What Gives You Life?

What Gives You Life? June 19, 2019

What gives you life?

The lesson I have learned in the past 2-3 years is that this question is far more important than it sounds. There are a whole host of reasons why, but the most important is this:

Most of us have no clue what truly brings us life.

The idea that our desires are important is foreign language to many of us who grew up in a Christian tradition.

We don’t know what helps us regenerate.
The idea of rest, true recreation, and soul nourishment is as much a mystery as the fact that they sell hot dogs in 8-packs but buns in 6-packs. Don’t get me started.

Also when it comes to thinking about what it means to live, we tend to rest on theological catch phrases (“Just walking in the light” or “Trying to be obedient”).

But what do those words actually mean when you are stuck in traffic on your commute? When your pre-teen has decided you are in fact the anti-Christ? As you stand in line for groceries, debating on whether you’ve made the right decisions with your life?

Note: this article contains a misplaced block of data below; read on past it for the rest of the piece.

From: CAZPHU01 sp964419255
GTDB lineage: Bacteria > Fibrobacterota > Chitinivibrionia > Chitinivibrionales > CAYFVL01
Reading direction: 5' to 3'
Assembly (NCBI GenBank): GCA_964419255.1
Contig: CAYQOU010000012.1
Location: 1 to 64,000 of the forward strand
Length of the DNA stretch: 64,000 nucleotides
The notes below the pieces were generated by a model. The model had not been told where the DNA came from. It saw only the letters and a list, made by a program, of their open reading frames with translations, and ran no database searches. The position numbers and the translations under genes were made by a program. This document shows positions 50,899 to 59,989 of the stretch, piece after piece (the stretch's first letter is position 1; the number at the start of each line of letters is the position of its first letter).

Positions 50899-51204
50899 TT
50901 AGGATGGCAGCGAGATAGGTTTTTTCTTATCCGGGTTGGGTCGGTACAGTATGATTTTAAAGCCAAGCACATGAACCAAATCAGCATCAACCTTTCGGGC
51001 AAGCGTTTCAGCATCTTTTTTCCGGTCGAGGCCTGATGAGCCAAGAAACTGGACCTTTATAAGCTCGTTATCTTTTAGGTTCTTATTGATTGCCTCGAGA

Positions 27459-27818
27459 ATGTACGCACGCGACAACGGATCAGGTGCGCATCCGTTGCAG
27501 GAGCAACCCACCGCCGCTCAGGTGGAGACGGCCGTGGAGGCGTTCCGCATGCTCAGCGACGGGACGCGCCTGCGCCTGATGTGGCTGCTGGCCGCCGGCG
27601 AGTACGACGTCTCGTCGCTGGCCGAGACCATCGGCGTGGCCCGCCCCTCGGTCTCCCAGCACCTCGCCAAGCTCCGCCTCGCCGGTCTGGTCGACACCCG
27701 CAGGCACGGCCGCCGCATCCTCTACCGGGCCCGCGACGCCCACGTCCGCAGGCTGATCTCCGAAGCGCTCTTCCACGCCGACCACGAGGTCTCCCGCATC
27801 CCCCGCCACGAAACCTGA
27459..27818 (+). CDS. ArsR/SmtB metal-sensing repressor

There are times that come to us that pose questions we cannot answer.  We can approximate, we often get close enough, but a conclusive solution to the equation of spiritual crisis is rarely available.

At that moment, the ground is tilled and ready for the seed at the heart of the question: What brings you life?

Of course we rarely understand our own desires, which is part of the problem. The desire to engage in destructive habits is typically the first obstacle to understanding what brings us life. We want to binge on good things, break relationships because we’re bored or they have become too difficult, or withdraw from our everyday responsibilities.

These may in fact be desires, but they do not bring us life. They never have. They only leave us empty, frequently with a trail of carnage behind us.

There are desires within us that give us life, and I honestly believe we can find them in the theology of Jesus. For a long time, I’ve heard theology connected to some sort of intellectual activity. But we all think thoughts about God, which in truth is the act of doing theology.